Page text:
If a food is processed and you aren't sure of the quality, simply read the ingredients. We want simple things that you recognize and the list to be relatively short (ideally less than 5-7).
It's easy to have an ultra-processed diet. Do these meals sound familiar?
Ultra Processed Diet Example 1
Breakfast: Sausage Egg and Cheese Breakfast Sandwich
Lunch: Chicken Tenders and French Fries with soda (diet or regular)
Snack: Protein Bar
Dinner: Boneless Fried Chicken with Gravy, Instant Mashed Potatoes and Creamed Corn
Ultra Processed Diet Example 2
Breakfast: Protein Mixed Berry Cereal
Lunch: 2 Slices Sausage Pizza with Sweet Tea
Snack: Cheddar Snack Crackers
Dinner: Family-Style Frozen Lasagna
I've provided a whole food version and a whole food, plant-based alternatives below. Eating whole foods with a lot of plants is overall great but eating a whole food, plant-based diet is exponentially better for your health (and is better for the planet!).
Whole Food Version: Breakfast: scrambled egg with avocado on whole wheat English muffin
Whole Food, Plant-Based Version: Tofu scramble with avocado on whole wheat English muffin
Whole Food Version: Grilled chicken breast over baked potato or rice with water
Whole Food, Plant-Based Version: Grilled tempeh strips with baked potato, grilled asparagus and water
Whole Food Version: Almonds and banana
Whole Food, Plant-Based Version: Almonds and banana
Whole Food Version: Grilled salmon with lemon, roasted corn on the cob with broccoli
Whole Food, Plant-Based Version: Portobello "steaks" grilled with paprika and olive oil, roasted corn on the cob with broccoli
If you think there is room to upgrade your diet, I encourage you to get started ASAP. What you do today matters because you matter!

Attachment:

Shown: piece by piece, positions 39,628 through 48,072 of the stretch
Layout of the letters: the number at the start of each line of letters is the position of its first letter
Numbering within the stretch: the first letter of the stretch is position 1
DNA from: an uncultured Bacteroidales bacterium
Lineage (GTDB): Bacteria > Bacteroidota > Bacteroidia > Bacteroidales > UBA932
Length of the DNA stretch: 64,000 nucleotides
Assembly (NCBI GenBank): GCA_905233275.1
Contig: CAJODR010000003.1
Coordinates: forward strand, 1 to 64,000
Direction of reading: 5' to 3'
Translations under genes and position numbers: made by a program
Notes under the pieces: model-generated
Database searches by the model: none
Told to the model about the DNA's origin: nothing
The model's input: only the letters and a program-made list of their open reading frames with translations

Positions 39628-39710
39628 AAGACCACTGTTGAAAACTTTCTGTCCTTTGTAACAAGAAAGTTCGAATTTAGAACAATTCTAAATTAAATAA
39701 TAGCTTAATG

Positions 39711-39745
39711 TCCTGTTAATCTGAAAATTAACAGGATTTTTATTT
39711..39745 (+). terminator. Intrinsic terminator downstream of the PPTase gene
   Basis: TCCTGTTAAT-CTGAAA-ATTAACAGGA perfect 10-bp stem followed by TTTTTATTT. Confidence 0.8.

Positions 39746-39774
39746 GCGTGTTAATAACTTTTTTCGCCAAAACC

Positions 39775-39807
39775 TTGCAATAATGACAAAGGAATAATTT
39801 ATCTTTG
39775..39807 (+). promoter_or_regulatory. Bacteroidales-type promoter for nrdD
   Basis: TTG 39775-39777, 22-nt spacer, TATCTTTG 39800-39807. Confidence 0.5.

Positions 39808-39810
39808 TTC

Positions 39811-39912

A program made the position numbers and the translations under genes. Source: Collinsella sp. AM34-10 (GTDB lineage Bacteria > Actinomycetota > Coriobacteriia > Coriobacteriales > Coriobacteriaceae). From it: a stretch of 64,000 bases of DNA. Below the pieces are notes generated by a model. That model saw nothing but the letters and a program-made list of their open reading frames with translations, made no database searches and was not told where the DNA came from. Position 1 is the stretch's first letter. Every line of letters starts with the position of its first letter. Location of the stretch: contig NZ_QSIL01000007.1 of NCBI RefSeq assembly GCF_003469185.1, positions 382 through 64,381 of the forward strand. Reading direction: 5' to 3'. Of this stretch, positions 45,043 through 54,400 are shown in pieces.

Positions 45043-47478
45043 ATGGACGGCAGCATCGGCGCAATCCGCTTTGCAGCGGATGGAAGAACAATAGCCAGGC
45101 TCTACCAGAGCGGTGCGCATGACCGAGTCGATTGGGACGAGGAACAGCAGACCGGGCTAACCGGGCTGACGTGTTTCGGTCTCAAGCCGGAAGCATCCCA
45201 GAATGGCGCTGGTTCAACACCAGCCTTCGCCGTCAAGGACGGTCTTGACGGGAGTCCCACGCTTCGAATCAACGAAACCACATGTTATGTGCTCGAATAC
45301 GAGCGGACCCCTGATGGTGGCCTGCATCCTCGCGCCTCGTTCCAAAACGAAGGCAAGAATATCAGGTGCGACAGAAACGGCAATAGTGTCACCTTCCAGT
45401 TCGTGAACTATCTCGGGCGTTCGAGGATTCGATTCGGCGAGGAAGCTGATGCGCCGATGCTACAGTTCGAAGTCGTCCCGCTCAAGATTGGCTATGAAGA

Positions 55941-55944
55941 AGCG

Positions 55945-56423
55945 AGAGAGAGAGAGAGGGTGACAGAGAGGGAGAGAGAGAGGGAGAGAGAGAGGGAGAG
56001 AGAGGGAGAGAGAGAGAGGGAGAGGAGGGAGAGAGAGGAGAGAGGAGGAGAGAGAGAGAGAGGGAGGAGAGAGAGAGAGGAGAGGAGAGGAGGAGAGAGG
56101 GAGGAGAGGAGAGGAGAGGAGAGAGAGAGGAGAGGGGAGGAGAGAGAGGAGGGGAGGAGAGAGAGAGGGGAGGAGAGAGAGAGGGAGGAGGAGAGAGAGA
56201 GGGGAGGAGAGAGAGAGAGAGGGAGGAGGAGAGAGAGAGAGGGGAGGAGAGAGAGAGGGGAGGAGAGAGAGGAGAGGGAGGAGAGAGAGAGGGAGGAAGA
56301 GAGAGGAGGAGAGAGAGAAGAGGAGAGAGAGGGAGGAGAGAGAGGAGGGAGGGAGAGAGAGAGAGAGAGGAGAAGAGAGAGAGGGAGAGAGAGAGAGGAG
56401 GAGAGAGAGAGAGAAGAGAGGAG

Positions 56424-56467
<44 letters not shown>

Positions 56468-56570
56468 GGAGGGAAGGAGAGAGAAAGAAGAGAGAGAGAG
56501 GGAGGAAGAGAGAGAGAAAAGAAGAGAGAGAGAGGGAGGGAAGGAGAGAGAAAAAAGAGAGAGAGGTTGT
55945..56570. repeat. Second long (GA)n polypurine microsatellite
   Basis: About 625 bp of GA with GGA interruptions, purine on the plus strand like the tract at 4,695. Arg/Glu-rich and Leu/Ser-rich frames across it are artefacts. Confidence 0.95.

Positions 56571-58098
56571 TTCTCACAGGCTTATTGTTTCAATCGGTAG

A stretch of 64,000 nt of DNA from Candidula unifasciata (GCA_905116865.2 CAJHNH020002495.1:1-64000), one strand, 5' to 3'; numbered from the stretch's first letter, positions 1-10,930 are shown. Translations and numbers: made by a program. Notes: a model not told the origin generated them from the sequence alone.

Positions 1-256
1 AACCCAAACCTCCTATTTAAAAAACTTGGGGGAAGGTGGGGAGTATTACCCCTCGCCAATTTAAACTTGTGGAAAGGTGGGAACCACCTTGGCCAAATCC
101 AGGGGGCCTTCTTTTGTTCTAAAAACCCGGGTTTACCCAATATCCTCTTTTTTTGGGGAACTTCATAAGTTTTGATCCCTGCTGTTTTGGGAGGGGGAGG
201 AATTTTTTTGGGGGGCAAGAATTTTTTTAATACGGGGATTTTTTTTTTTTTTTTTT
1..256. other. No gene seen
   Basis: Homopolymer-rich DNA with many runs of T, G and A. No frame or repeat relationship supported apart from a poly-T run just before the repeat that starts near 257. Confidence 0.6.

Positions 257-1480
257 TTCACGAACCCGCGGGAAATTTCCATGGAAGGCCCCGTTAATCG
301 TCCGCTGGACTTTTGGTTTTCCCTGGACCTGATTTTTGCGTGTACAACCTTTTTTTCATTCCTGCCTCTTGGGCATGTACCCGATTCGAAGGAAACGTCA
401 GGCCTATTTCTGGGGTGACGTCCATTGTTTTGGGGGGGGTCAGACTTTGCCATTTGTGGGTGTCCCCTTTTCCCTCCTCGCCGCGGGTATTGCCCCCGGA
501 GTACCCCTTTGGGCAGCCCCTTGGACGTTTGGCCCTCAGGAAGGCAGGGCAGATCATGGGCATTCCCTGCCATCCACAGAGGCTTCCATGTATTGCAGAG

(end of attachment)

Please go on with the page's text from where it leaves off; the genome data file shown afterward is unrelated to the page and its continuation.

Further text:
Important Side Note: there is no shame in enjoying highly processed foods, on occasion. If it makes sense for the event, the holiday, the celebration, then please enjoy! Part of being human is enjoying cultural cuisine. We just don't want those foods to be eaten every day because then it's just your diet, not something celebratory. If you consistently nourish yourself with whole foods and lots of plants, you lessen the overall negative impacts of eating the other stuff (save for maybe an upset stomach). See more about what foods to enjoy and how often in our next blog post (to be linked when published).
Ultra Processed Foods Defined: "Industrial formulations typically with 5 or more and usually many ingredients. Besides salt, sugar, oils, and fats, ingredients of ultra-processed foods include food substances not commonly used in culinary preparations, such as hydrolyzed protein, modified starches, and hydrogenated or interesterified oils, and additives whose purpose is to imitate sensorial qualities of unprocessed or minimally processed foods and their culinary preparations or to disguise undesirable qualities of the final product, such as colorants, flavorings, nonsugar sweeteners, emulsifiers, humectants, sequestrants, and firming, bulking, de-foaming, anticaking, and glazing agents." Read the study here https://www.ncbi.nlm.nih.gov/pmc/articles/PMC6389637/
Eating a highly processed diet (which can be considered >4 servings per day) is associated with a 62% risk of premature death (most commonly cancer). Each serving over that increases the risk by another 18% [i].
[i] Rico-Campà, A., Martínez-González, M. A., Alvarez-Alvarez, I., Mendonça, R. D., de la Fuente-Arrillaga, C., Gómez-Donoso, C., & Bes-Rastrollo, M. (2019). Association between consumption of ultra-processed foods and all cause mortality: SUN prospective cohort study. BMJ (Clinical research ed.), 365, l1949. https://doi.org/10.1136/bmj.l1949